Worked until 4:30, then got in my car to go to the gym. My emotions are close to the surface, what with the whole dead mom thing, but I'm listening to some good music and I'm almost at the gym when
My first thought is, "God cannot be telling me not to work out." My second thought is, "I sure am glad my insurance is paid up."
Then I get out of the car to survey the damage. Except there is none. At least not on the Jeep. Her car, on the other hand, looks like it has an accordion for a hood.
We exchange information and head out on our merry way. No harm, no foul, as far as I'm concerned, and I know how to reach her, in case something comes to light at some future time as a result of taking it in the rear.
Anyhoo, so I head to the gym, and I make it in time to take the Hip-Hop Cardio class.
Consider my ass kicked. Seriously, nothing like an aging white woman with questionable rhythm trying to keep up with a bunch of 18-year-olds. But did I care? Nope. Because it was fun, and Sharon's an awesome instructor, and dammit, nothing's gonna get between me and my good time.
Except maybe the fact that I twisted the hell out of my knee. My bad knee. The one that hurts really bad right now? Yeah, that'd be the one. But I made it through, and danced anyway.
After class, I caught up with John, my friend from the water circuit class who also does the dance cardio classes. We had a great talk, and he sort of big brothered me - make sure you replace the calories you burned, etc. Then I passed Sharon, the instructor, in the hall, and I thanked her for a great class. She is an amazing woman, able to make every student in her class feel like the most important person she will talk to the entire day. It's a gift, and it's just who she is. She gave me a hug - a big, sweaty hug - and told me I was an angel to her.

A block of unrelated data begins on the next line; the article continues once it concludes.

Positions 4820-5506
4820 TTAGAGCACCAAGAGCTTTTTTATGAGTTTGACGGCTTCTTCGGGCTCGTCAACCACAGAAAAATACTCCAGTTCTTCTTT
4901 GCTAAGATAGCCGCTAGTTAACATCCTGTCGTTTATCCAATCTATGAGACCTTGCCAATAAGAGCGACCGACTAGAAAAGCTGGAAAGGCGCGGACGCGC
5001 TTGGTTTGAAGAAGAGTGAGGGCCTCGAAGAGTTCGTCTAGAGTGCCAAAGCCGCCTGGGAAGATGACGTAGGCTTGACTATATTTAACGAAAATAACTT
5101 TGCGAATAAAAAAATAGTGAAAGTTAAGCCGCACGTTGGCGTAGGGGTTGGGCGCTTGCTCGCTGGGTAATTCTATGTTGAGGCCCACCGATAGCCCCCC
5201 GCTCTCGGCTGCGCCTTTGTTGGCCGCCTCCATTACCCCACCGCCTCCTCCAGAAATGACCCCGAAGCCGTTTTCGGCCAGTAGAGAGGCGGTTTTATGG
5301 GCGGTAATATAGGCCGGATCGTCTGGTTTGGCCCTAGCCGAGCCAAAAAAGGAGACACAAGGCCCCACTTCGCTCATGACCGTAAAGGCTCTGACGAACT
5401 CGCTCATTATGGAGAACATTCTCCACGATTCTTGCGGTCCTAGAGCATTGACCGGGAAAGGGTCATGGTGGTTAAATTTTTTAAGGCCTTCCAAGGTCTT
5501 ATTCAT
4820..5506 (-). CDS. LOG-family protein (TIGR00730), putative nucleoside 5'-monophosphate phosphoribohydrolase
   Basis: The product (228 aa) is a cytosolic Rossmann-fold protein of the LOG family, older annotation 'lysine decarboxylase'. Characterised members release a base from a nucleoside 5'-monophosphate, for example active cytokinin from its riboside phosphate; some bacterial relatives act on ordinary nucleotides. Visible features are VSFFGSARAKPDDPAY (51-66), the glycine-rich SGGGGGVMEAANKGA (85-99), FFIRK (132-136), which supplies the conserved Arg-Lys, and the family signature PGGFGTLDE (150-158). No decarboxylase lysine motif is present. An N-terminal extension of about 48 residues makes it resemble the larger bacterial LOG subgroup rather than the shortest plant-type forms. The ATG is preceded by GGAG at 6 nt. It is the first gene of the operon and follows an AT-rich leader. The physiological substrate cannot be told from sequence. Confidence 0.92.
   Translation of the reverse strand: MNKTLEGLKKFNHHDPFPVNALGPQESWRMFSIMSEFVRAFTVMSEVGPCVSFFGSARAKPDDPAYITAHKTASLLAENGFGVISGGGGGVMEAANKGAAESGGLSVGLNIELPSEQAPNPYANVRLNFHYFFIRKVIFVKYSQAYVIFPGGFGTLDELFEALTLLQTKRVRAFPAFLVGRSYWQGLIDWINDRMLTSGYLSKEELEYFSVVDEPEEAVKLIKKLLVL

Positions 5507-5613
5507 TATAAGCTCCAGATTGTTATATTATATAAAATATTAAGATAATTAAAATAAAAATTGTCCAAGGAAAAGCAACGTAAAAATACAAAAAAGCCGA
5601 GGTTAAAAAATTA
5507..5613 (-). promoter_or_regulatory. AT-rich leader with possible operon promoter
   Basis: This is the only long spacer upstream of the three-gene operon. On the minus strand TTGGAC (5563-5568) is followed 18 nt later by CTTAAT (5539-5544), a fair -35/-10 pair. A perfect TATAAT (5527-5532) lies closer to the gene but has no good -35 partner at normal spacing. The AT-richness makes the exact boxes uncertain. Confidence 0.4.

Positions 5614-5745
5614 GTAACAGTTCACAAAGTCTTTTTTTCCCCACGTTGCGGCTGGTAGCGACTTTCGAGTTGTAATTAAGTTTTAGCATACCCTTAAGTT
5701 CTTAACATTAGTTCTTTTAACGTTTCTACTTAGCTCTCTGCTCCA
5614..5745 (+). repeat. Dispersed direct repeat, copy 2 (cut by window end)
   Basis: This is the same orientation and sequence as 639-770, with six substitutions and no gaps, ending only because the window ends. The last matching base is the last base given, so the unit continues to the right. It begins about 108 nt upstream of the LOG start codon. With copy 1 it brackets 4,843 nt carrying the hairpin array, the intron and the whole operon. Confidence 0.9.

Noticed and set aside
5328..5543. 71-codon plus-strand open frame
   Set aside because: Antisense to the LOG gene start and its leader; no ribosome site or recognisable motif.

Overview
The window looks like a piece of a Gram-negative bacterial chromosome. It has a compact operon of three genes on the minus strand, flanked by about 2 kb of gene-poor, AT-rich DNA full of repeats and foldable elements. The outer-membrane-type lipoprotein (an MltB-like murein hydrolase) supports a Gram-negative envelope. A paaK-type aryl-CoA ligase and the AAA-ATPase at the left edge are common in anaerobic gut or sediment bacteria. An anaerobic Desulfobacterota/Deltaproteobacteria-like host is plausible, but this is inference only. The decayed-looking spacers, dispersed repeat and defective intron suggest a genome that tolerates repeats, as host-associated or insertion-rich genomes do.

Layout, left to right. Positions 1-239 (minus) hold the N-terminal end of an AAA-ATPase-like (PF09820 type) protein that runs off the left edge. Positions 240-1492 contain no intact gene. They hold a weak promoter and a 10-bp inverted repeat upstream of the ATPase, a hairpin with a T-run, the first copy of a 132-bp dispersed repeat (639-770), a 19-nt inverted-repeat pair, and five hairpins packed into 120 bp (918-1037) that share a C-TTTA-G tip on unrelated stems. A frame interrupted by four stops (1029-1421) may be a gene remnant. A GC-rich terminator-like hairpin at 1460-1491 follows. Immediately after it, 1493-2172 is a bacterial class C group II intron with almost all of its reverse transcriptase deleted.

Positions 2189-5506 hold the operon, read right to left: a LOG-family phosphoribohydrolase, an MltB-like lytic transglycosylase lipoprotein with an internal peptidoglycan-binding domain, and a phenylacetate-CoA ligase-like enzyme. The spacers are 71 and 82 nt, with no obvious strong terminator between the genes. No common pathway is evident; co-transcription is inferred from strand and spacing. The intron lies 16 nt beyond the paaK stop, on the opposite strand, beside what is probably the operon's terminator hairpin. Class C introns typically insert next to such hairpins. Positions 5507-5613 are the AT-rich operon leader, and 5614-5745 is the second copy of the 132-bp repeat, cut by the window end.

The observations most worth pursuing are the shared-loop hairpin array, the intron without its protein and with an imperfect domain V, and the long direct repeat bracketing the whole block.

The whole story came pouring out of me - losing Mom four years ago, losing Christopher two years ago, losing my mind not long after that. In the middle of this, John came out of the locker room and found the two of us in tears in the hall, and next thing you know he's crying, too, and we're just this trio of lunatics hanging out by the basketball courts crying and laughing and trying not to cause a scene.
And on the way home, it began to hit me. (Not quite as dramatically as the Dodge Stratus hit me on the way to the gym, mind you.) This person I'm becoming takes better care of herself, but connects with people the same way she always has. She still has heart-to-heart talks, they just happen on the treadmill or in the hall by the basketball court as often as they do in the kitchen or snuggled on the sofa. I'm letting go of the crap, and I'm keeping the good stuff.
I'm glad you are part of the good stuff.